Following on from my recent experiment with a small guitar, I’ve been thinking about going a stage further and making a copy of a 19th century guitar of the sort for which Panormo is famous. There’s one in the Edinburgh University collection of historic musical instruments and, rather helpfully, there’s a measured drawing available. The collection’s website has fierce warnings about all the content being copyright so I haven’t posted a photograph, but you can see the instrument by clicking here.
The neck of this guitar joins the head in a traditional V-joint. This isn’t a technique that I’ve ever used before so I’ve been trying it out, partly to get my hand in for making it and partly to reassure myself that the joint is stronger than it looks. There’s a good illustrated article on making V-joints on the Official Luthiers Forum, although you may have to register with the forum to get access. The geometry of the joint isn’t really very complicated but, on the other hand, it isn’t entirely straightforward either. The article explains it well.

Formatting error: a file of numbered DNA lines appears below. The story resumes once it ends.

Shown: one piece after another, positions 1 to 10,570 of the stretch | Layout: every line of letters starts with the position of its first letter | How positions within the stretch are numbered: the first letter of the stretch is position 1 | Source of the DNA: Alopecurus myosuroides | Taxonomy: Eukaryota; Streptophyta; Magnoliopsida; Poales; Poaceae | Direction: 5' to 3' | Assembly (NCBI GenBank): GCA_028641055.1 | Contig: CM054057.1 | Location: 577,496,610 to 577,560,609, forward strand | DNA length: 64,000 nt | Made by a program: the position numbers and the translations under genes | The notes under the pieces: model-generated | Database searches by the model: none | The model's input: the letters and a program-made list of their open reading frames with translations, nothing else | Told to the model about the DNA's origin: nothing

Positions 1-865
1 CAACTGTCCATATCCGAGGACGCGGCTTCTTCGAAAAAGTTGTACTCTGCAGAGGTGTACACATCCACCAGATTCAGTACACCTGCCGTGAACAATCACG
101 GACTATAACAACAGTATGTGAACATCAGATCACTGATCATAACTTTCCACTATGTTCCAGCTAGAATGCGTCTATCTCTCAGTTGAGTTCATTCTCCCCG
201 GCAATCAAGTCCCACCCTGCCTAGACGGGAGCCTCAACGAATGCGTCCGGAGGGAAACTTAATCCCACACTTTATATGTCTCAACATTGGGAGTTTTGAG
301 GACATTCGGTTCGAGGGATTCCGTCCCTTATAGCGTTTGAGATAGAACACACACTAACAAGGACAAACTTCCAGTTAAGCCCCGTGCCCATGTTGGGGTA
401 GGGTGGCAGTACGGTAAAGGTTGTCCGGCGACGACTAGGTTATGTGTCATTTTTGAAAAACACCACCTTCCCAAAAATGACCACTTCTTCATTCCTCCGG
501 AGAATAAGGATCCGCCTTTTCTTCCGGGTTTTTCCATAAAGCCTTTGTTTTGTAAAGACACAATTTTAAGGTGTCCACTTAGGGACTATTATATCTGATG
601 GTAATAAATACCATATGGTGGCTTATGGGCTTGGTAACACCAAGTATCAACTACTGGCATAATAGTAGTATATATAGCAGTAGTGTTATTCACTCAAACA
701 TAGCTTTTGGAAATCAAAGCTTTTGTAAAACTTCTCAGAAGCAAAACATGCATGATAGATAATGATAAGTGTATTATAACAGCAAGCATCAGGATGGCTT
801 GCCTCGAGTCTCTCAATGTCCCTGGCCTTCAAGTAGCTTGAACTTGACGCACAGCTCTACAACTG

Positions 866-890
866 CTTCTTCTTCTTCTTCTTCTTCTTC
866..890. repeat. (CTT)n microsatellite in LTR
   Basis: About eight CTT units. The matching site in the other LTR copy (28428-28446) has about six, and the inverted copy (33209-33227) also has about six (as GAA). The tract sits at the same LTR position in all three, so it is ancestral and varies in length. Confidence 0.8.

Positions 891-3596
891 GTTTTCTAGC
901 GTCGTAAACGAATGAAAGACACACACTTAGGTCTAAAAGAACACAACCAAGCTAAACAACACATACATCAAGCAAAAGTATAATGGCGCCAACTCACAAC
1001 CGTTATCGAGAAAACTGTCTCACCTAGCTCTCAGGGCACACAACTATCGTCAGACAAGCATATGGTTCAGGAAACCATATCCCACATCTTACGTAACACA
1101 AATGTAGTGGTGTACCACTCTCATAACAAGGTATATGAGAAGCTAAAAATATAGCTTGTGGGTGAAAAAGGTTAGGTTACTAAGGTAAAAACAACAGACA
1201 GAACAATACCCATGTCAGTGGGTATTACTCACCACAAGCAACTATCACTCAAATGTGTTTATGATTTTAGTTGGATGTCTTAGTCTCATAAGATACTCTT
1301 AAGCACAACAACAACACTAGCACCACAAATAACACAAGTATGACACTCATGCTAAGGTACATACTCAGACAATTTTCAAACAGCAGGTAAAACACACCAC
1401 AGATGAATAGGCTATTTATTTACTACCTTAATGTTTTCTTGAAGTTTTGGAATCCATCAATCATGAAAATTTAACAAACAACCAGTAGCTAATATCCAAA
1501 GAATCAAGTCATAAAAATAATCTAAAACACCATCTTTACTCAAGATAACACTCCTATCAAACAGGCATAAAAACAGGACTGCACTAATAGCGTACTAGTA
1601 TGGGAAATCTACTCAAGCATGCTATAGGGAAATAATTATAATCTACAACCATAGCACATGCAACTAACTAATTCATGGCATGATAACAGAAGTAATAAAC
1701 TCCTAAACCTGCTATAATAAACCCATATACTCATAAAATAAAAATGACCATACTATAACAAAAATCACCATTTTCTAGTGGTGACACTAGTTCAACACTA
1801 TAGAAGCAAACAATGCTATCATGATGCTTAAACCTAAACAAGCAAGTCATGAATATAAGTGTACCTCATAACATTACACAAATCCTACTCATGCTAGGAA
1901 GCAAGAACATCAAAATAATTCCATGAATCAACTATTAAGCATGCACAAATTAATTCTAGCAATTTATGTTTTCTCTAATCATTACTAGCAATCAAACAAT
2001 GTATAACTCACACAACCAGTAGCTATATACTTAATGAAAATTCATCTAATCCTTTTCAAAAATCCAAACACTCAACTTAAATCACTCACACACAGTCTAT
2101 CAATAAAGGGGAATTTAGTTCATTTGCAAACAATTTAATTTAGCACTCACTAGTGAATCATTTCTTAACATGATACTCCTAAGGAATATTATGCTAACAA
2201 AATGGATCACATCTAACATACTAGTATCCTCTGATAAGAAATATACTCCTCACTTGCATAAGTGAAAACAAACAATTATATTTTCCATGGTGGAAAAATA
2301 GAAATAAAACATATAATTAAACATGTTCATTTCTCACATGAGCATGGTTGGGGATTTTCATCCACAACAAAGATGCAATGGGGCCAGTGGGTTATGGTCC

The photograph below shows my rough first attempt being glued up. Hot hide glue is the correct stuff to use but, for this trial run, I substituted Titebond.
Here it is with the clamps off.
And after cleaning it up.
And trying to break it.
I wondered, in view of the endgrain gluing surfaces of the joint, whether the joint would be strong enough. So I played around, first by loading it with a 20kg weight and then by putting it in the vice and pulling on it as hard as I could. I couldn’t shift it and now feel entirely confident that it’s up to the job.